Get over headtrip, Management

To The Editor:
So there is nothing new under the sun. Less than a decade ago, there was a "College of Management" at Tech, but as part of the restructuring in 1989, the Management program was demoted.
This demotion was met with much gnashing of teeth by Management faculty, who feared a "reduction in stature." As fellow students put it at the time, "what stature?" Management, as a College or School, has always had a second class status at Tech.
As a Management graduate, I can tell you it will take more than restructuring to improve the Management program. Among Tech alumni, Management is the easy way out. When I meet fellow Tech alums, and they ask me what I majored in, there is a knowing look when I say "Management".
When I went looking for a job, having a Management degree from Tech was as useful as one from DeVry. My accomplishments outside the classroom earned me a job, not the words on my faux-sheepskin. I know others who graduated with me who tell similar stories about the lack of respect accorded their Management degrees.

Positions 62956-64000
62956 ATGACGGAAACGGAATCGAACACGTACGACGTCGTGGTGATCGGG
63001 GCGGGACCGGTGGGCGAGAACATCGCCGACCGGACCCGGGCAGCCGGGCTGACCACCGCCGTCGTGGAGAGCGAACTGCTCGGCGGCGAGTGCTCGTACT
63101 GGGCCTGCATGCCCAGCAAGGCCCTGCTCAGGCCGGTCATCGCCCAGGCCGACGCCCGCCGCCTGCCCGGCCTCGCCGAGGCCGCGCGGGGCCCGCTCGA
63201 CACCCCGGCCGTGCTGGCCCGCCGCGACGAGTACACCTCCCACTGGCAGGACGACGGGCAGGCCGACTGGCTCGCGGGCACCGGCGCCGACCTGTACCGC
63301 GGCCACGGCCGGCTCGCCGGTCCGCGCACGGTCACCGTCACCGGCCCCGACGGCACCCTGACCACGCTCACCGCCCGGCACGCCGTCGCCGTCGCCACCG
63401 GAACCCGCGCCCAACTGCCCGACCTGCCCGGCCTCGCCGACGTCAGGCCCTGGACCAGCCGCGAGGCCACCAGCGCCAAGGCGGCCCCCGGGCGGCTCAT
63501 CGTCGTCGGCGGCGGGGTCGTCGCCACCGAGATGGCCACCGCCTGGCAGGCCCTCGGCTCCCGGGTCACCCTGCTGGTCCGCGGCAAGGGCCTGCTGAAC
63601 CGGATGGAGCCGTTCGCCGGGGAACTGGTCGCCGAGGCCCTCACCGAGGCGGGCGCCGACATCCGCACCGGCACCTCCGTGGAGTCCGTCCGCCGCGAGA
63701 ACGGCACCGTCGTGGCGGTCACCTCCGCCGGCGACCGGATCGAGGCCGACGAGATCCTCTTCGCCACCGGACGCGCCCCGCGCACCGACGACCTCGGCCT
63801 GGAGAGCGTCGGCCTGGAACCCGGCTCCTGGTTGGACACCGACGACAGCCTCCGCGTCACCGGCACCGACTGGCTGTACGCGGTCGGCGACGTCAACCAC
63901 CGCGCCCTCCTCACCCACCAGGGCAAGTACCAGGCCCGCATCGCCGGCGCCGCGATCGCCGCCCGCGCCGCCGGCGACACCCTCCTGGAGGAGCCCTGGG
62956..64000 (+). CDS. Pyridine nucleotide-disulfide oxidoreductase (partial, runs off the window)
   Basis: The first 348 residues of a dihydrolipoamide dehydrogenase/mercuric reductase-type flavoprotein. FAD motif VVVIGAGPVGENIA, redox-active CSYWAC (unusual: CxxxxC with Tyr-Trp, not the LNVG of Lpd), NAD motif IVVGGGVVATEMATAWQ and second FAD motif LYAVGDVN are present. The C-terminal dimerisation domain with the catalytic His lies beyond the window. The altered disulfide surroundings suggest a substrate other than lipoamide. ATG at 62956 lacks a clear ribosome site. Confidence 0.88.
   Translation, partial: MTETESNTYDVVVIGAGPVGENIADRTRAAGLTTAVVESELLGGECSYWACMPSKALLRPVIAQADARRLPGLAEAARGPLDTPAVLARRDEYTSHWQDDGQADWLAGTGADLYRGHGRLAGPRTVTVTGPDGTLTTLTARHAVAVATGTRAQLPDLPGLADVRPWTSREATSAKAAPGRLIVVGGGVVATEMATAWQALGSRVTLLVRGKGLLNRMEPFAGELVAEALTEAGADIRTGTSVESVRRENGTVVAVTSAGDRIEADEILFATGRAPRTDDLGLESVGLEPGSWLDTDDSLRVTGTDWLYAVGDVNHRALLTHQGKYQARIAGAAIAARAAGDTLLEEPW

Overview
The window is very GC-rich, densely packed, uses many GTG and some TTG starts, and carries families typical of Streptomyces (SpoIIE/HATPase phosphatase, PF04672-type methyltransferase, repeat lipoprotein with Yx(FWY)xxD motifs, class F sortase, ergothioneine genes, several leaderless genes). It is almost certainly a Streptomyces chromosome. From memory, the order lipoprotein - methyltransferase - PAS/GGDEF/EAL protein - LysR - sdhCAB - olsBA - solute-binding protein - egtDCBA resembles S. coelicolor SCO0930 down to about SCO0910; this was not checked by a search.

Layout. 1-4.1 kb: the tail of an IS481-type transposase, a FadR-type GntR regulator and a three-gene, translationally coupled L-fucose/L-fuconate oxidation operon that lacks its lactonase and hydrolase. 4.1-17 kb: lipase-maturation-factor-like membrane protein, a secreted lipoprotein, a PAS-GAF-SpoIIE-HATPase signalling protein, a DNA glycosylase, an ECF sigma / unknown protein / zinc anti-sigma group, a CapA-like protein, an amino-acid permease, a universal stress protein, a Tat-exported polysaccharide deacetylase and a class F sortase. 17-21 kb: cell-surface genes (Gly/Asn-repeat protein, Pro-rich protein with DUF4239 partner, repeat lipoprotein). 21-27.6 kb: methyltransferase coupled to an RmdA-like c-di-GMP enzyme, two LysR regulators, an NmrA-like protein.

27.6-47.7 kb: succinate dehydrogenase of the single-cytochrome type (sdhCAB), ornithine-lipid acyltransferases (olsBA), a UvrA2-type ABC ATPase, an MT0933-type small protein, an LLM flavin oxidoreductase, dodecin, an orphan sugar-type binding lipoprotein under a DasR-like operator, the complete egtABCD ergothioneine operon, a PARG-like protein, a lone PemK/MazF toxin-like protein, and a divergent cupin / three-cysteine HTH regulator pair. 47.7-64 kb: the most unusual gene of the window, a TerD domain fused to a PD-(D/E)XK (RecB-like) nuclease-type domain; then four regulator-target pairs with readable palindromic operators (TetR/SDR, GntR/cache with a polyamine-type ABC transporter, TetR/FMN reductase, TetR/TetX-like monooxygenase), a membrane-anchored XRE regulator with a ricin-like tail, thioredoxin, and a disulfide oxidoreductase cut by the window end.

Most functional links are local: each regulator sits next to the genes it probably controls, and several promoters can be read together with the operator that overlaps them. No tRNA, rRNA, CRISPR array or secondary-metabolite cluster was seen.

How can recruiting using the name "Dupree College of Management" be any easier than under the "Ivan Allen College of Management and whatever" banner or under the previous "College of Management" title. The image problems of the program go back beyond the days when Management became just a school.
Perhaps the Management administration is just echoing the trend of American business. When there's a problem, restructure rather than focus on the problem. But, all Management graduates were taught in our course work about organizational behavior and theory. We were taught how, as managers, to work inside the organizational framework.
So the School of Management must work inside a budget with the other IAC schools. So do managers in the "real world." Real departments are not autonomous—you don't get to mold the organization to fit your needs or to give you "stature." Neither does the School of Management, or any other school, for that matter. Each Engineering school works inside a College framework. Why can't the Management School?

J. R. Gray, B.S. Mgmt.. '91

Copyright © 1998 by Gregory S. Scherrer, Editor and by the Student Publications Board

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